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Memoirs of William Hazlitt
Ch. XII 1812

Chap. I 1778-1811
Ch. II: 1791-95
Ch. III 1795-98
Ch. IV 1798
Ch. V 1798
Ch. VI 1792-1803
Ch. VII 1803-05
Ch. VIII 1803-05
Ch. IX
Ch. X 1807
Ch. XI 1808
Ch. XII 1808
‣ Ch. XII 1812
Ch. XIV 1814-15
Ch. XV 1814-17
Ch. XVI 1818
Ch. XVII 1820
Ch. XX 1821
Ch. I 1821
Ch. II 1821-22
Ch. III 1821-22
Ch. IV 1822
Ch. V 1822
Ch. VI 1822
Ch. VII 1822-23
Ch. VIII 1822
Ch. IX 1823
Ch. X 1824
Ch. XI 1825
Ch. XII 1825
Ch. XIII 1825
Ch. XIV 1825
Ch. XV 1825
Ch. XVI 1825-27
Ch. XVII 1826-28
Ch. XVIII 1829-30
Ch. XX
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William Hazlitt settled in London (1812)—Lessee of Milton’s house in York Street, Westminster—A lecturer at the Russell Institution—Character and origin of the lectures—Country reading and contemplation turned to account at last.

The year 1812 marked an important era in the life of William Hazlitt, and it may therefore conveniently and properly stand at the beginning of a new section of these volumes.

In 1812, a few months after the birth of their second but only surviving child, my grandfather and grandmother removed from Winterslow to London, and rented number 19 York Street, Westminster, of Mr. Jeremy Bentham. It was a house which had belonged, as tradition said, to Milton; from the parlour windows was a view of Mr. Bentham’s own residence and garden, which backed upon the house of Milton. It is not improbable that originally the garden formed part of the poet’s premises.


My grandfather came to town with very little book-knowledge, with no introductions, with very small independent resources, and with shy and unsocial habits. He had thought upon many subjects, and had committed some of his notions to paper; but his books were not popular, and their sale scarcely paid the printer’s bills. He had renounced the profession of painting, because he had no hope of acquiring in it sufficient excellence and rank to please himself; and here he was, about to fight his way, and win bread for three mouths, in that to him new and strange vocation, popular authorship, which demanded just what he lacked, fluent expression and brilliant commonplace. He had a very fair stock of ideas to start with; but it was in the faculty of evolving them and clothing them in attractive phraseology that his weakness was.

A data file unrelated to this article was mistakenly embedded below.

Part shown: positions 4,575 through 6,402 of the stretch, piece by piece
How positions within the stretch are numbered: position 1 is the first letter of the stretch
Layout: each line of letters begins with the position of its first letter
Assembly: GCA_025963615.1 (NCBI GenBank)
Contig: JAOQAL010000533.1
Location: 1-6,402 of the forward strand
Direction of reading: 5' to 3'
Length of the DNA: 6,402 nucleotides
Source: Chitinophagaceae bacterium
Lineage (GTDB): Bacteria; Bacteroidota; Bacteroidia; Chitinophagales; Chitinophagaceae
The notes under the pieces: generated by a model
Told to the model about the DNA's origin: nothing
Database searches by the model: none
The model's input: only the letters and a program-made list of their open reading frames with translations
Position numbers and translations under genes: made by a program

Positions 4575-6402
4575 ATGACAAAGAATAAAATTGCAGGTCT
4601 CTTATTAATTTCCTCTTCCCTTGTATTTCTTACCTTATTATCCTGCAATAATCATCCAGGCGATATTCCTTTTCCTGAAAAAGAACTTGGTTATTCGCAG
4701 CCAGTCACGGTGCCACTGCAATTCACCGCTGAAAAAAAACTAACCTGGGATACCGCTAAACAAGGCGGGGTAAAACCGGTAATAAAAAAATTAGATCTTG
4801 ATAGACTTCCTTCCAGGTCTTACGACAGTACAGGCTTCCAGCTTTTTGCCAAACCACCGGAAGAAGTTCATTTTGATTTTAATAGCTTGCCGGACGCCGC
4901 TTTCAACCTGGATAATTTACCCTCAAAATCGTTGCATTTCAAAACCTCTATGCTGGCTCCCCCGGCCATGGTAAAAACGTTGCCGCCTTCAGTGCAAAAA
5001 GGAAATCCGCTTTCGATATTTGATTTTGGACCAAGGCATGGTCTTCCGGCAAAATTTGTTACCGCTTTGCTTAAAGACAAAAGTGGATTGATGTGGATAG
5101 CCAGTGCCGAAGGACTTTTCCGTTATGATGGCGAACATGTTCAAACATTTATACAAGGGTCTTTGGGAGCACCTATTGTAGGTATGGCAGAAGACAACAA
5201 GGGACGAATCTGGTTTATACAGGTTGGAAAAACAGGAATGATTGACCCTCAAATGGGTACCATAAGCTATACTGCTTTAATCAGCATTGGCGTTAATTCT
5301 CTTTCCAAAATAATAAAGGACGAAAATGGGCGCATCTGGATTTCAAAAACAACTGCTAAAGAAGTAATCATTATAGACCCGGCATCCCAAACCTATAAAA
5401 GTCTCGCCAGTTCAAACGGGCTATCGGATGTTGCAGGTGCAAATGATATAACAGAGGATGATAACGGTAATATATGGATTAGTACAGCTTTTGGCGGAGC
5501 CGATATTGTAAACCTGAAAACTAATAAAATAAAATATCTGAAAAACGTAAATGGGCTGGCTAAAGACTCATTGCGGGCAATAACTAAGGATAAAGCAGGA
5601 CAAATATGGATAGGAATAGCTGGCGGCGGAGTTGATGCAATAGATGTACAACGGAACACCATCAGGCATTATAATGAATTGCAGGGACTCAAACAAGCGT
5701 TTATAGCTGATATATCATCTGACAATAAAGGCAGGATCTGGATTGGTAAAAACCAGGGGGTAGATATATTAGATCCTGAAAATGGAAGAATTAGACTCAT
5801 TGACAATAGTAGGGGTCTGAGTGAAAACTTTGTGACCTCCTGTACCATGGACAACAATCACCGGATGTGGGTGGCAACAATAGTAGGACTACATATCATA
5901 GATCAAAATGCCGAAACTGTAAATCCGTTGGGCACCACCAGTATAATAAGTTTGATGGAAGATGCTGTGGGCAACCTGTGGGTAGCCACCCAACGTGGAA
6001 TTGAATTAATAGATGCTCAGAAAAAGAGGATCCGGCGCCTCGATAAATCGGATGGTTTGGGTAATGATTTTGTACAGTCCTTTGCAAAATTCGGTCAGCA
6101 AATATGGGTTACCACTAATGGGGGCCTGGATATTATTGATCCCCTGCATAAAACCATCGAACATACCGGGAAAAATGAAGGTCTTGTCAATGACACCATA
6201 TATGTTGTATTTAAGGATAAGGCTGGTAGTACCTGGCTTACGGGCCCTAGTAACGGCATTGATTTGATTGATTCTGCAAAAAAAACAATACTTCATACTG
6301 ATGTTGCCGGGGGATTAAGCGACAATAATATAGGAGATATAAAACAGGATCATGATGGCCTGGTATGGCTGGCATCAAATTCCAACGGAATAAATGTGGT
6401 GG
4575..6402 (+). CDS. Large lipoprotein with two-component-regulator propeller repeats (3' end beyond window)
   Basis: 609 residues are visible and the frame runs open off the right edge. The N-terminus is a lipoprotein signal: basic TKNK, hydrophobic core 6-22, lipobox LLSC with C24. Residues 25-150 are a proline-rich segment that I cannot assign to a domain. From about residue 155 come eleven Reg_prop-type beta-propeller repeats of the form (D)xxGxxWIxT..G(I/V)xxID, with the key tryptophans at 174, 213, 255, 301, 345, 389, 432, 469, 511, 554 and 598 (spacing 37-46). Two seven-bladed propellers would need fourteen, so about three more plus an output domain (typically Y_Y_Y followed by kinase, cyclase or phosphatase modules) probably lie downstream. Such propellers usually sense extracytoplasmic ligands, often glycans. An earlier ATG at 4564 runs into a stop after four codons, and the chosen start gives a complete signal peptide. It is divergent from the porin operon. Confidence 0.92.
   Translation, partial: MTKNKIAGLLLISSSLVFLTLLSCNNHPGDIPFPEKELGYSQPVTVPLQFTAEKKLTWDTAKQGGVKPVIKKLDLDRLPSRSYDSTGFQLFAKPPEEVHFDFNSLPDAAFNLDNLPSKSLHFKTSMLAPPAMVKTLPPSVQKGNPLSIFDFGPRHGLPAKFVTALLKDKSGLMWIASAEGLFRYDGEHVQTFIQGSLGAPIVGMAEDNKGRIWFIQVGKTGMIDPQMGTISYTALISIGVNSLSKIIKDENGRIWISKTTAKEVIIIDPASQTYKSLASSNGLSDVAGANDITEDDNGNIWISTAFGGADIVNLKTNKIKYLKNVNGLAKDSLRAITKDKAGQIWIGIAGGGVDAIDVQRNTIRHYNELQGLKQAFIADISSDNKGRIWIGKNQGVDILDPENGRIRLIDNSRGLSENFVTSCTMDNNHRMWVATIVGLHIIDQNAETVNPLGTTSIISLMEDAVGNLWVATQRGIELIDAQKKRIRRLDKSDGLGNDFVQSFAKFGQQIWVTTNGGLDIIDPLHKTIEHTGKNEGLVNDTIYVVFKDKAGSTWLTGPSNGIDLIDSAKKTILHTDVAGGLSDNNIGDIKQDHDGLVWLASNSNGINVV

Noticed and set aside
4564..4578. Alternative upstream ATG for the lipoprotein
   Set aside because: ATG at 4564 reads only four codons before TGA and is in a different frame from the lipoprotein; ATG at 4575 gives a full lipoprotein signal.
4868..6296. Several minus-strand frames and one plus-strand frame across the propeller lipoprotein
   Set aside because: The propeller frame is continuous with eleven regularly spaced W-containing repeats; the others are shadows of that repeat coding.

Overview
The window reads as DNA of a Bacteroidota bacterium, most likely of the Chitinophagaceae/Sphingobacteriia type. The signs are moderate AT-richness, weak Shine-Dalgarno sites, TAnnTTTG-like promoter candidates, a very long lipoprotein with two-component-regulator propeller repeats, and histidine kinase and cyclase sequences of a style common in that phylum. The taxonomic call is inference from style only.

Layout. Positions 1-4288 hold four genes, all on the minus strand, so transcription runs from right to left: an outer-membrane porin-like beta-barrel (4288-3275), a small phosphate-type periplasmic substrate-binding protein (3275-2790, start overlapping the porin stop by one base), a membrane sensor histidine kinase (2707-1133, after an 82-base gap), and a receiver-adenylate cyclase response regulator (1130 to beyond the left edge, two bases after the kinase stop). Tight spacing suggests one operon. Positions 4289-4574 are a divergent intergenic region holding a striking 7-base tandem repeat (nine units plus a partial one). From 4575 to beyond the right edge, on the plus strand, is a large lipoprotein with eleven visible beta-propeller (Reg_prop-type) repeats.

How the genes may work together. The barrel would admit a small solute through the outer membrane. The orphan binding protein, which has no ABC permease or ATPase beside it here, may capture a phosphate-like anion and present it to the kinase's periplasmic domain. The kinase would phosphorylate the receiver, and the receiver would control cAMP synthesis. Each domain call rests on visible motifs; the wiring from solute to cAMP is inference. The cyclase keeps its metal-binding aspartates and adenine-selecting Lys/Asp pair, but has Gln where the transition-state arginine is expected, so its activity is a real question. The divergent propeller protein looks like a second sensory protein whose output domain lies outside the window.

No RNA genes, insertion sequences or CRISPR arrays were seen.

These were the difficulties by which he felt that he was surrounded. Then there were certain counterbalancing advantages. His wife had a moderate competence; he knew the Lambs, the Stoddarts, and his brother’s other friends; and his former publications, if they had brought him no money, at least brought him a share of celebrity, and introduced him to two or three of the booksellers.

He had not looked very far and wide out into the world, but he had penetrated very deeply into the recesses of his own good and warm heart, and had watched for years the subtlest operations of the human mind. With him, to know himself was to know others.

Such books as he was acquainted with, he had
mastered. He had gone with the eye of an analyst through
Hobbes and through Locke. He was familiar with Chaucer and Boccaccio. He was versed in the writings of Taylor and Barrow. He was at home in Fielding and Smollett, in Richardson and Mrs. Inchbald. He had ‘The New Héloise’ by heart. But of the volumes which form the furniture of gentlemen’s libraries, he was egregiously ignorant, and at any time would have cheerfully confessed his deficiency in the kind of information which is served up to the public of all countries by its authors. Mr. Hazlitt’s resources were emphatically internal; from his own mind he drew sufficient for himself; and he had to see now, in the thirty-fourth year of his age, whether he had enough there to hold the world with, too.

The prospect did not seem, on the whole, very bright and encouraging for a man whose politics were those of the minority, who never read a book through after he was thirty, and who, in original composition, could scarcely at the outset see his way two sentences before him.

He inaugurated his change of plans, that is to say, his final settlement in the metropolis, promisingly enough. During the first year of his residence in London he delivered, at the Russell Institution, a series of lectures on the English philosophers and metaphysicians, ten in number. He was merely turning to account, of course, his early studies at home, supplemented and strengthened by later excursions, in the long winter evenings at Winterslow, into the writings of Hobbes, Locke, and other masters of the English school.


The following is an extract from the Minutes of the institution:—

“Russell Institution,
“December 19th, 1811.

“At a meeting of committee held this day, Mr. Whishaw in the chair. . . .

“Resumed* the consideration of Mr. Hazlitt’s Letter, dated ——† and Resolved that Mr. Hazlitt’s proposal for giving a course of Lectures be accepted, and a letter be written to him by the Secretary, acquainting him with this resolution, and desiring that he will transmit the Draft of an advertisement for insertion in the public newspapers, to be considered and approved by the committee.

Copy of the proposed card of Mr. Hazlitt’s Course of Lectures.
“Russell Institution,
“Dec. 26th, 1811.